by Andreï Makine
Although born in Russia Andreï Makine sought asylum in France, writes in French and has won both the Prix Goncourt and the Prix Medicis, Frances top literary prizes, with his novel La Testament Français (published in English as Dreams of My Russian Summers) . Whilst I found that book a little sentimental I did enjoy the romanticism of his last novel The Woman Who Waited and the spare brilliance of A Life's Music. Makine is unashamedly romantic and unafraid of making bold gestures in his writing; the stakes are always high and the themes fundamental to human existence. The title of his latest novel covers the two biggies: what it means to be human, and love. He has widened his landscape in this tale which takes us from the political unrest of west Africa to the frozen wastes of Russia and gives a unique perspective on Africa during the turbulent 1960's and 70's through the eyes of Angolan revolutionary Elias Almeida. It is a view of the world both painful and uplifting, focusing again on the fundamentals, 'When under threat, our existence is laid bare and we are shocked by the stark simplicity of what drives it.'
The novel is actually narrated by a Russian writer who shared a cell with Almeida; who in fact took Almeida for dead and tried to steal a pen from his body, the pen with which he writes the book we are reading, of course. As a child in Angola, Almeida had seen his mother prostitute herself and left to die after an interrogation which leaves her with a broken collarbone poking through her skin. This image keeps returning to him and his need to erase it helps form his belief in making a world where such a thing couldn't happen. When he goes to find his father in the jungles of the Congo he is caught up in the revolutionary zeal of one of the men there; a certain Ernesto Guevara. With his youth and the words of the Argentine ringing in his ears he sees revolution as the means to transform the way the world loves. 'For what is the point of such liberating turmoil if it does not radically change the way we understand and love our fellow human beings?'.
It is the very opposite that brings him face to face with the woman who will haunt his life. Whilst in Moscow, having been recruited by the Russians, he is attacked by racist thugs but saved from a beating by Anna, a beautiful Russian. The two of them follow a doomed trajectory through the history of Soviet sponsored political ferment. This is a theme familiar from his previous work; lovers separated by circumstance and yet connected by their love. That in this case the love is unconsummated shows that in this period of ideology it is perfect for a man like Almeida to carry that through his struggles. In this novel, against such a volatile backdrop, love is shown to be a far more fragile concept than before. The characters, Almeida in particular, are placed in such peril that it is never certain what contact if any they may have with each other again. The scenes of violence in Africa are particularly brutal (much like the film The Last King of Scotland), the image of a child soldier wearing a broken gas mask waving a gun through the bars of their cell showing clearly the tenuous grasp we all hold on life and the capriciousness of death. Another startling image is that of a woman raped by the UNITA soldiers holding Almeida and our narrator captive. As she lies dying they search her mouth to find the rough diamonds she has concealed there, the reason for her silence during their assault. Her bruised and violated body not only corporeal but standing as a metaphor for what is happening to the country itself.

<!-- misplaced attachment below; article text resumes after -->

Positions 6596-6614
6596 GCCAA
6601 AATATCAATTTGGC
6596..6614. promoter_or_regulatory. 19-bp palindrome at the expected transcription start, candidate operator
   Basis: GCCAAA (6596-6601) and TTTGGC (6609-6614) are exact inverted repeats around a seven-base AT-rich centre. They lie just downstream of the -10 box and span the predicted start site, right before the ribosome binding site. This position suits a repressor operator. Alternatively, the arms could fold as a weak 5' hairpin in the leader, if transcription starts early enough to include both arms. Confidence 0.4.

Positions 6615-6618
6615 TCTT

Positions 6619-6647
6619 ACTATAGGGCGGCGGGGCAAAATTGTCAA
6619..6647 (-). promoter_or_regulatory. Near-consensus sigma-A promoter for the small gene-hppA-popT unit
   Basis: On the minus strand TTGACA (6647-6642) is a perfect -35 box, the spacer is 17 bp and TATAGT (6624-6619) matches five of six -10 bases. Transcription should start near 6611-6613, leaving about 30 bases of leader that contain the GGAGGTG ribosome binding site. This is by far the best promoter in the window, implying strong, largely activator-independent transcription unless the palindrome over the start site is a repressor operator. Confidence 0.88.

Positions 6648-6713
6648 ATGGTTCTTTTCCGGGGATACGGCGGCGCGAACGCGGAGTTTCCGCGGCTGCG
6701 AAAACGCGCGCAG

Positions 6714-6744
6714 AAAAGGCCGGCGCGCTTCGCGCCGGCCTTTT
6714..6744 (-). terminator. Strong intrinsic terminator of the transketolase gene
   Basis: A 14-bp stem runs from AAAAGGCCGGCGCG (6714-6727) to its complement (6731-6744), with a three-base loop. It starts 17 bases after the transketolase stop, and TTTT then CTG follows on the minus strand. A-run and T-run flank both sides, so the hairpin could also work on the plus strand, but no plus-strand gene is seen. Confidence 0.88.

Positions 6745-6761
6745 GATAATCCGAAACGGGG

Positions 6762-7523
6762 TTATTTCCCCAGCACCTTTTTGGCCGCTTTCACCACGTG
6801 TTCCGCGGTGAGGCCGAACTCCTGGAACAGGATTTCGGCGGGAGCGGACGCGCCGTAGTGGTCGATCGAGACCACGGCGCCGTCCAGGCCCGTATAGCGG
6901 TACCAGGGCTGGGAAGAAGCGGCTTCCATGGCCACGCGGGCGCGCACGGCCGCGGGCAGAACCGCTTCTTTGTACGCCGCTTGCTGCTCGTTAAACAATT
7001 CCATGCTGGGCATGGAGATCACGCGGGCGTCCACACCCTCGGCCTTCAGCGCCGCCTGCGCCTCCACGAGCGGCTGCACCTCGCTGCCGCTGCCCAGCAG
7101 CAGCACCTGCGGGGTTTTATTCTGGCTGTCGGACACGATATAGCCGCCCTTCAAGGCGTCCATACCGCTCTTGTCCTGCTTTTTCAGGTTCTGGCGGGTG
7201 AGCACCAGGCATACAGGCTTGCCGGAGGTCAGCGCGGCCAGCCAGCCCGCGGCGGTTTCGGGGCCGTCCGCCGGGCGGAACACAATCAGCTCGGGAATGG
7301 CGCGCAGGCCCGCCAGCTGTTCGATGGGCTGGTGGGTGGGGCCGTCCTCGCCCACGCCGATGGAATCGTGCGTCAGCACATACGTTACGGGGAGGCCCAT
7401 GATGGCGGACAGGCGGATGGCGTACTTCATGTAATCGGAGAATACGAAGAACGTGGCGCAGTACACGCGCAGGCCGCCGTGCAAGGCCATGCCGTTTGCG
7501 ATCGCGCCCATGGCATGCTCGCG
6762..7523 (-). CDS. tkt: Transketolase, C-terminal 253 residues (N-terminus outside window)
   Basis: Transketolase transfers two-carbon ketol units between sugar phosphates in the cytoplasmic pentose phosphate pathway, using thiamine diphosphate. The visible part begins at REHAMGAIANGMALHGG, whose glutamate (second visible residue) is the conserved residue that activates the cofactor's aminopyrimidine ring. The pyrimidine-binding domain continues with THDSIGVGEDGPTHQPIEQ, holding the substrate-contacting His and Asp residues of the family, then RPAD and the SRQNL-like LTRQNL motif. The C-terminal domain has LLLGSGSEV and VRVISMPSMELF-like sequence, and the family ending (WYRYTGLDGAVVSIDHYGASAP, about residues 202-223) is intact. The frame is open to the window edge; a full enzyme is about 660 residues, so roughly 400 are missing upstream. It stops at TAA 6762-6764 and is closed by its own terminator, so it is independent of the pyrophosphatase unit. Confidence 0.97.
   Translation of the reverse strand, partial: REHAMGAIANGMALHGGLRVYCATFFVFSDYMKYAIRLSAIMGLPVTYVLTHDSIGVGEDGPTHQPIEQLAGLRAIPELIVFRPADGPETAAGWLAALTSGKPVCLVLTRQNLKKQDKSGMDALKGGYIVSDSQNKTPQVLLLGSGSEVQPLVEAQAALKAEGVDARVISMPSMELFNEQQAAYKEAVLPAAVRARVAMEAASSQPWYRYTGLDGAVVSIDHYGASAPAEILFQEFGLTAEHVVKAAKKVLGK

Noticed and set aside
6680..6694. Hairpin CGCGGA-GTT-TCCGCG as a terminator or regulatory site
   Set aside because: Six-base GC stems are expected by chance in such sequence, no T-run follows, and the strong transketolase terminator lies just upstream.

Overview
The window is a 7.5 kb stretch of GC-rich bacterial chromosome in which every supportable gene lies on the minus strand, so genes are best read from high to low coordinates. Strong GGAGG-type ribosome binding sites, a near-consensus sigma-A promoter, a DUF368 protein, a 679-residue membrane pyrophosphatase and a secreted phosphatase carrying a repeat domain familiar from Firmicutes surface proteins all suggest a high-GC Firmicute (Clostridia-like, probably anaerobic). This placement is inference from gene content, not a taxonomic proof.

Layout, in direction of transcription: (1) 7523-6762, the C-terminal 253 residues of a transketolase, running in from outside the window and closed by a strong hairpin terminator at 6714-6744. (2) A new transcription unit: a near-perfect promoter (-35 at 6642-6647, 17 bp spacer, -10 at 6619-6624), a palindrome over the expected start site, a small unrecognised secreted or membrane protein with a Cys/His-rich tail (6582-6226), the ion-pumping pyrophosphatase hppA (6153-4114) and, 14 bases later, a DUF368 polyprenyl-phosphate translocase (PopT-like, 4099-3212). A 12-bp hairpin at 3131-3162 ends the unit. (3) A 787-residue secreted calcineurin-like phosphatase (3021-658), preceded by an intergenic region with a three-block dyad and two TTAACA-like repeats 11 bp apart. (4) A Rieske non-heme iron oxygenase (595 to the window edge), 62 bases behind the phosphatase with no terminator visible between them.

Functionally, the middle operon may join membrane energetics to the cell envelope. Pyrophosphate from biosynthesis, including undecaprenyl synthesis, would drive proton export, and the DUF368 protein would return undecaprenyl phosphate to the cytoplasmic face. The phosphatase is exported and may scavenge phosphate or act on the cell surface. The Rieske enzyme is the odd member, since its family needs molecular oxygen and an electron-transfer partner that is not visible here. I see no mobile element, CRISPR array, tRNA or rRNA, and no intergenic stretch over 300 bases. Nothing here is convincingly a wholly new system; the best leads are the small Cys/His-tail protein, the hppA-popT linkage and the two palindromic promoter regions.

Makine returns to themes and images again and again, their import changed each time by what has happened in the interim. Some may find this is simply repetitive but it has the power to show the danger of not learning from history, even within our own lifetime. Even the thought of return itself is a recurring theme.
'When death stares us coolly in the eye we perceive that in our lives there have been a few hours of sunlight or darkness, a few faces to which we return continually, and that what has kept us alive, in fact, is the simple hope of finding them again.'
This novel is a brave undertaking, not simply by Makine but by the reader as well. You may not like the world he depicts but it is after all the one we live in. As with any novel that tackles such huge ideas it is prone to the odd clunky moment but there is lots to admire. Almeida remembers the safety of burying his face in the crook of his mother's arm. It is a comfort you may wish for yourself after completing this harrowing journey.